Alameda makes room for social distancing by closing some streets to drivers

ALAMEDA, Calif. (KGO) -- The City of Alameda introduced a slow streets pilot program Thursday, shutting down a section of two streets to through traffic so residents have more space for social distancing while exercising.

Sarah Coombs and 10-year-old Donovan took advantage of the space and ran in the middle of Pacific Avenue Thursday morning.

RELATED: Oakland closing several streets to allow proper social distancing for joggers, cyclists

"We weren't crowded before but I think having more space is great. We have found that there's a lot of people who come out to run and walk and they stop and talk to each other. I am glad to see that happen but it's nice to have more space for everyone, too," Coombs said.

The soft closures are in place on Pacific Avenue between Grant and Oak and Versailles Avenue between Central and Fernside.

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Soft closure means residents can still drive on the streets, so cyclists and walkers and runners still need to be aware of traffic. But the hope is that there will be fewer cars and people will have more room to socially distance while exercising.

"I think it is a good idea primarily to keep people focused that we still need to continue with the social distancing. It will help us be more aware I think about the situation we are at. It's not going to go away soon," said Biance Brockl, who was out for a bike ride Thursday.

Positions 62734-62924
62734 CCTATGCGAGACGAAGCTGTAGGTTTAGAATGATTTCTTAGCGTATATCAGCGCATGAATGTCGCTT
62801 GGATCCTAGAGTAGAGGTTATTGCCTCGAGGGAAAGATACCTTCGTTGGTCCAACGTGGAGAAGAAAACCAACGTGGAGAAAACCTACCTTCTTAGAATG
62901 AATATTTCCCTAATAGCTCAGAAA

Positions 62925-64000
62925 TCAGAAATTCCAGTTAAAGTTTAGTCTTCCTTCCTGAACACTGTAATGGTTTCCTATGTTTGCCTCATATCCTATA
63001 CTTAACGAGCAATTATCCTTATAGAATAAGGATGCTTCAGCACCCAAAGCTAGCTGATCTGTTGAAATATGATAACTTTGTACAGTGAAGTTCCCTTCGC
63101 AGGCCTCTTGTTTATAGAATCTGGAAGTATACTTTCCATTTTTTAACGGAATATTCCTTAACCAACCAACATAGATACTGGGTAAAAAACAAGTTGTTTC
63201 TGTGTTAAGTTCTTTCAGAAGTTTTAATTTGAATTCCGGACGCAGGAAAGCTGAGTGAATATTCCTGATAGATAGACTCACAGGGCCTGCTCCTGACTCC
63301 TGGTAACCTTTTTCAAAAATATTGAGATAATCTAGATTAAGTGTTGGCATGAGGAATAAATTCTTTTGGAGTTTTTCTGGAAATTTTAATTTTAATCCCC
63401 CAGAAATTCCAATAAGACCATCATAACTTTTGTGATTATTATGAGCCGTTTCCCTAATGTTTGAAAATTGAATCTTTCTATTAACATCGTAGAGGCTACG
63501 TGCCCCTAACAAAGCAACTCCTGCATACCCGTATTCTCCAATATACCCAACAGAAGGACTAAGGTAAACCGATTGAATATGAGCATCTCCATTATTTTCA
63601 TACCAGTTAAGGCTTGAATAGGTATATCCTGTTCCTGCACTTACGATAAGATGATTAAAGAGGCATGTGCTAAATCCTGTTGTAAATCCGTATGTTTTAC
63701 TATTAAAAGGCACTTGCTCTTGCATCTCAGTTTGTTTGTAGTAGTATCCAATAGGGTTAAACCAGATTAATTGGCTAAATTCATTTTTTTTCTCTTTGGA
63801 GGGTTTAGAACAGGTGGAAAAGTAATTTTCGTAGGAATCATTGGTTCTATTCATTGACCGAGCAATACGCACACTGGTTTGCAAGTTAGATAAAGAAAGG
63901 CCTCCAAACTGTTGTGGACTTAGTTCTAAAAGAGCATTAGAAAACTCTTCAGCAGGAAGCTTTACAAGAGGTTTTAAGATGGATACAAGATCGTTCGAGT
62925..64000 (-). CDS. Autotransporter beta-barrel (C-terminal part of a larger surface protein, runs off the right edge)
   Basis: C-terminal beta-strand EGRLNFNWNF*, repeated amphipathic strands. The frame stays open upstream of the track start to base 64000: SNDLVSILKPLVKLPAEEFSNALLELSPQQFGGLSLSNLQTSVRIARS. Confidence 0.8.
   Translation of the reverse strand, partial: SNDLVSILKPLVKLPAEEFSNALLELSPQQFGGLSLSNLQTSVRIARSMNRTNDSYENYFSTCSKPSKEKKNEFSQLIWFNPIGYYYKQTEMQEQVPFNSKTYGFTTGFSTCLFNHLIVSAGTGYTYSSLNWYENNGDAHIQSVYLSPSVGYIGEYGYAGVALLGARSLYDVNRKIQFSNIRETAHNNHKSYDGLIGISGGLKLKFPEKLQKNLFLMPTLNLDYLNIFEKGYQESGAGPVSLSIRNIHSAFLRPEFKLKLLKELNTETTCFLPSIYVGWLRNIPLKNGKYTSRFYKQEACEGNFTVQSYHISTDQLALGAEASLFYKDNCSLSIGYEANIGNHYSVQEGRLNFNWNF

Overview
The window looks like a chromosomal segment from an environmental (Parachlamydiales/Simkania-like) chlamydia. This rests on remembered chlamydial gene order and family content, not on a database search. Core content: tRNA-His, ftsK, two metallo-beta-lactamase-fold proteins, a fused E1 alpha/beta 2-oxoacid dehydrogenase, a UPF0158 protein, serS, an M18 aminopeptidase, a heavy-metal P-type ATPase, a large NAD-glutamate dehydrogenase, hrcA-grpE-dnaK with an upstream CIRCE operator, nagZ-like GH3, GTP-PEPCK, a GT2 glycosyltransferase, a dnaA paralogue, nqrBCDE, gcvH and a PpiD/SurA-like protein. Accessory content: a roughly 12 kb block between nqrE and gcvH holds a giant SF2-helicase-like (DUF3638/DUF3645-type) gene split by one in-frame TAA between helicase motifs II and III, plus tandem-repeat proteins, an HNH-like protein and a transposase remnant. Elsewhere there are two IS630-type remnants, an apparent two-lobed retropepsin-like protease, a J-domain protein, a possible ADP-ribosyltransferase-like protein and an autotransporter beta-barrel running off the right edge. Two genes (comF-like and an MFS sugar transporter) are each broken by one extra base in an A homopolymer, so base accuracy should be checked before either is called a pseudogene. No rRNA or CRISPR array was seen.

The idea started in Oakland where officials created 74 miles of slow streets three weeks ago. San Francisco then followed with 13 miles of soft closures.

Residents say Alameda isn't as compact as those cities and they weren't quite sure they needed the closures, but said they will enjoy them.

RELATED: Alameda joins 'slow streets' movement during COVID-19 pandemic

"Personally it won't affect my life as much but maybe people who can't get around or are less mobile will have more security with streets being closed," said Joe Perse.

Former Science teacher Steve Williams sees the streets as a potential classroom. He mapped out the solar system with sidewalk chalk so kids can learn, safely, as they walk. He spaced out each planet so people can see how far apart they are from each other.

"The idea here is, let's expose them to Science. They are already out walking and full of energy and trying to figure out stuff. Let's put some words on the ground, give them some dots, the experience of walking a little bit to get to one planet... a hike to get to the next," Williams said.

The streets will be softly closed for 24 hours a day through, at least, the end of the shelter at home order.



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